Examining tooth loss, oral impacts on daily performances and satisfaction with chewing ability: a household survey of older adults in Tanzania
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Objective: The main objective of this study was to assess the prevalence, extent and risk indicators of tooth loss, and how it impacts on the quality of life of older adults living in rural and urban areas of Tanzania. Methods: A cross sectional survey of older adults aged 50 years and above, residing in the two districts of Pwani region and one district of Dar es Salaam city, was conducted from November 2004 to June 2005. A stratified (disproportionate) two stage cluster sample design with villages as the primary sampling unit was utilized (N = 1200). Participants from the selected villages were clinically examined for decayed teeth and missing teeth due to caries / other reasons than caries, according to the criteria described by the World Health Organization (third molars included). Tooth mobility was assessed using Millers’ index; and oral health and hygiene using Mucosal- Plaque score. Functional premolar and molar occluding units were counted based on existing natural tooth contacts between maxilla and mandible in the bilateral regions, and anterior occluding units, (i.e. pairs of opposing canines and incisors that support occlusion) were identified from clinical photographs taken under field conditions. Interview schedules were conducted using structured questionnaires, which included socio-demographic details, perceived chewing ability, satisfaction / dissatisfaction with chewing ability and Kiswahili version of the Oral Impacts on Daily Performances (OIDP) and also questions regarding their perceived general and oral health conditions. Data were analyzed using Statistical Package for Social Scientists, SPSS versions 13 and 14. Cross tabulation and Chi-square statistics were used to assess bivariate relationships. Prevalence of tooth loss and risk indicators for tooth loss, reduced premolar/molar support, dissatisfaction with chewing ability and having any oral impacts (OIDP >0), were estimated by stepwise logistic regression, with 95% confidence interval (CI) given for the odds ratios indicating statistically significant relationship if both values were above or below 1. Psychometric properties of the Kiswahili version of OIDP were assessed using Mann-Whitney U test and Kruskal-Wallis test. Weighted prevalence of OIDP was also assessed. To adjust for the effect of the cluster design, reanalyses were conducted with STATA 9.0 and 9.2 using the svylogit command. Results: The mean DMFT of older adults was 6.7 SD=6.4 and 5.6 SD=5.6, for the urban and rural subjects, respectively. Over eighty three percent had experienced at least one tooth lost due to any reason, due to caries 61.7% and due to other reason than caries, 29.2%. The mean tooth loss was 6.1 SD=6.4 and 5.9 SD=6.6 among older adults in the urban and rural areas, respectively. Predictors of prevalence of tooth loss due to caries associated with being a female, living in urban areas, having 2 or more decayed teeth and attending a dental clinic mainly when having problems. While prevalence of losing teeth due to other reasons than caries associated with being male and over 60 years of age, being most poor, having mobile teeth, not attending a dental clinic and confirming use of tobacco. In total, 38.8% reported problems with chewing at least one food item and 23.3% were dissatisfied with their chewing ability. Those with reduced anterior and posterior occluding units were more likely to report problems with chewing any food. Subjects dissatisfied with their chewing ability were less likely to be females (OR=0.6) and more likely to have reduced anterior/posterior occluding units (OR=3.4), to report dental pain (OR=2.5), chewing problems (OR=4.7) and OIDP (OR=3.2). The OIDP scores discriminated between satisfied and dissatisfied groups irrespective of confirmed chewing problems. The Kiswahili version of OIDP demonstrated good construct and criterion validity. The OIDP inventory varied systematically in the expected direction with the reported perceived oral health status and perceived chewing ability. The weighted prevalence of oral impacts of older adults in urban and rural areas was 51.2% and 62.1%, respectively. The most prevalent impact was eating and perceived causes of impacts being mostly tooth ache. The impacts were prevalent among the rural than urban older adults. Conclusion: The study showed that, caries was the principle cause of tooth loss and molar teeth were the teeth most commonly lost. Tooth loss due to caries and due to reasons other than caries was differently related to disease- and socio- behavioral risk factors. Community dwelling older adults had prevalent chewing problems and dissatisfaction with chewing ability. Oral impacts affecting their performances, using a Kiswahili version OIDP inventory, were relatively common but not very severe. Clinical measures of dentition status together with reported functional- and psychosocial impact scores determined subjects’ evaluation of their chewing ability and should be taken into account when estimating treatment needs.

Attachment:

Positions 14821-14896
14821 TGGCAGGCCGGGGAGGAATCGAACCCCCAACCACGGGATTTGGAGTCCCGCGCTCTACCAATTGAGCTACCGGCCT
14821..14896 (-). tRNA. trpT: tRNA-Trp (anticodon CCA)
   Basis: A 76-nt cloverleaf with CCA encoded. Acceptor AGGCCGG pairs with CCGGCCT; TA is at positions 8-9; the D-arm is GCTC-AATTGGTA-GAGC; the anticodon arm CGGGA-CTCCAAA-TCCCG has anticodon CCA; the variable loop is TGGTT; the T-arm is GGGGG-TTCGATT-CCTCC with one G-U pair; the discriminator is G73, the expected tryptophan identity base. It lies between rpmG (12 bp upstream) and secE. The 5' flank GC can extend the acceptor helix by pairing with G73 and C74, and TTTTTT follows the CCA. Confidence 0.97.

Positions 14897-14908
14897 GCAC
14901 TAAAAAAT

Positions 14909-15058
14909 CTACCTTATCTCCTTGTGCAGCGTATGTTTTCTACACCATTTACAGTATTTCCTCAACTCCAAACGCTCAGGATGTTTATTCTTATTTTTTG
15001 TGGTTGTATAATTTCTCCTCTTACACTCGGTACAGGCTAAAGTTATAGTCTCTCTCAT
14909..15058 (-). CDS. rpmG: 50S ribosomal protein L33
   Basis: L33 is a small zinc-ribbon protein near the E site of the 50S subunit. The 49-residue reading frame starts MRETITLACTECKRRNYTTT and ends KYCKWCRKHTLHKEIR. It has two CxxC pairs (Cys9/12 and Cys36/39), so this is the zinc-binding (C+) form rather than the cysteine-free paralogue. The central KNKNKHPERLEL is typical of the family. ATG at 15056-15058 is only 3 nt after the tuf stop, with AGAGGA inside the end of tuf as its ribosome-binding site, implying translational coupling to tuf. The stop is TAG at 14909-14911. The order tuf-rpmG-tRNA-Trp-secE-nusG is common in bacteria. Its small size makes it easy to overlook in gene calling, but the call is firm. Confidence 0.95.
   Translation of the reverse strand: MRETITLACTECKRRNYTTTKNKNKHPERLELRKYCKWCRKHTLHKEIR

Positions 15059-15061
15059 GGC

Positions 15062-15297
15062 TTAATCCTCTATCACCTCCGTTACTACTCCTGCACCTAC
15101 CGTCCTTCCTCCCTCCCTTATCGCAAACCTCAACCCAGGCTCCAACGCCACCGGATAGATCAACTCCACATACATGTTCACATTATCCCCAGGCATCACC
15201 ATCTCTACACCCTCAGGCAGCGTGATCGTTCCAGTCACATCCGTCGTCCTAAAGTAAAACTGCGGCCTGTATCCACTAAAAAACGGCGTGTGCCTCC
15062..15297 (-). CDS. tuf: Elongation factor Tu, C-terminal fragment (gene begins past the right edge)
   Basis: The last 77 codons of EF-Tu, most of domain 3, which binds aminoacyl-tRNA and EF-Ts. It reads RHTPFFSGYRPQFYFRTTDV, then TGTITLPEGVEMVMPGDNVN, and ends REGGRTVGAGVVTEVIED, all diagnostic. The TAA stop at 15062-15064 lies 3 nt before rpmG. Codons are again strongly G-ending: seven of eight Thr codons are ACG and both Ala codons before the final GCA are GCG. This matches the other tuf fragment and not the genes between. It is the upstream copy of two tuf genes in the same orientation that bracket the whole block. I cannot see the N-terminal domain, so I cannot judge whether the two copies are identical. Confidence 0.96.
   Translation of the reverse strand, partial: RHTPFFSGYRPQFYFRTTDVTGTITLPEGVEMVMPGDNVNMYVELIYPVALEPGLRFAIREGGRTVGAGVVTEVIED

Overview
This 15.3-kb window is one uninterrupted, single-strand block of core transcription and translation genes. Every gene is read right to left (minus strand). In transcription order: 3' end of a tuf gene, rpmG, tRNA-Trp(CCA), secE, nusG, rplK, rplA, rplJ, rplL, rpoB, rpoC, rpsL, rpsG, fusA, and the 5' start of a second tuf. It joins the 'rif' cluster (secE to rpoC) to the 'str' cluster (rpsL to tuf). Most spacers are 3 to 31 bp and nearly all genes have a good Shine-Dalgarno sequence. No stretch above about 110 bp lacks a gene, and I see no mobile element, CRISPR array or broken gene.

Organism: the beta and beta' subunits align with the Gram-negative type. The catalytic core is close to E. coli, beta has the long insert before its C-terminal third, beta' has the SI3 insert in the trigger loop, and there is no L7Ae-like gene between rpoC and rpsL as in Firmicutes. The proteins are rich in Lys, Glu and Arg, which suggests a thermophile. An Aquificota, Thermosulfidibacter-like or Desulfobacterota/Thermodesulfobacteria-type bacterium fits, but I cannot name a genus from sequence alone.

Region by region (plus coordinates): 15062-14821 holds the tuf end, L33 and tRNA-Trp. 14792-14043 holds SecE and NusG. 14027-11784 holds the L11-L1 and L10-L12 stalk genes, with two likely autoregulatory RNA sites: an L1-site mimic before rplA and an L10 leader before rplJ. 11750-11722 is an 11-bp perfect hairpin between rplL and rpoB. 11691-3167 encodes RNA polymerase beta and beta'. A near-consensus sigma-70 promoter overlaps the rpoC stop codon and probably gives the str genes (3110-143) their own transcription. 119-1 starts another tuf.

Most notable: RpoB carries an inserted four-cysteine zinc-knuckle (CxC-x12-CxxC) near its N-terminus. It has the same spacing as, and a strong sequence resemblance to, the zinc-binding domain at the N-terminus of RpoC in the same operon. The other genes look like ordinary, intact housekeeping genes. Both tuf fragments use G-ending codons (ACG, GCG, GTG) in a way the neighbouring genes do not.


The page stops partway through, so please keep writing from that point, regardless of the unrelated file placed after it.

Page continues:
Paper I: BMC oral Health 6(5), Kida, Irene A.; Åstrøm A. N.; Strand G. V. & Joyse R. Masalu, Clinical and socio-behavioral correlates of tooth loss: a study of older adults in Tanzania. Copyrigth 2006 Kida et al; licensee BioMed Central Ltd. The published version is available at: http://dx.doi.org/10.1186/1472-6831-6-5Paper II: European Journal of Oral Sciences 115 (4), Kida, Irene A.; Åstrøm A. N.; Strand G. V. & Joyse R. Masalu, Chewing problems and dissatisfaction with chewing ability: a survey of older Tanzanians, pp. 265-274. Copyright 2007 Kinda et al; Journal compilation 2007 Eur J Oral Sci. The published version is available at: http://dx.doi.org/10.1111/j.1600-0722.2007.00459.xPaper III: Health and Quality of Life Outcomes 4(56), Kida, Irene A.; Åstrøm A. N.; Strand G. V. & Joyse R. Masalu, Psychometric properties and the prevalence, intensity and causes of oral impacts on daily performances (OIDP) in a population of older Tanzanians. Copyright 2006 Kida et al; licensee BioMed Central Ltd. The published version is available at: http://dx.doi.org/10.1186/1477-7525-4-56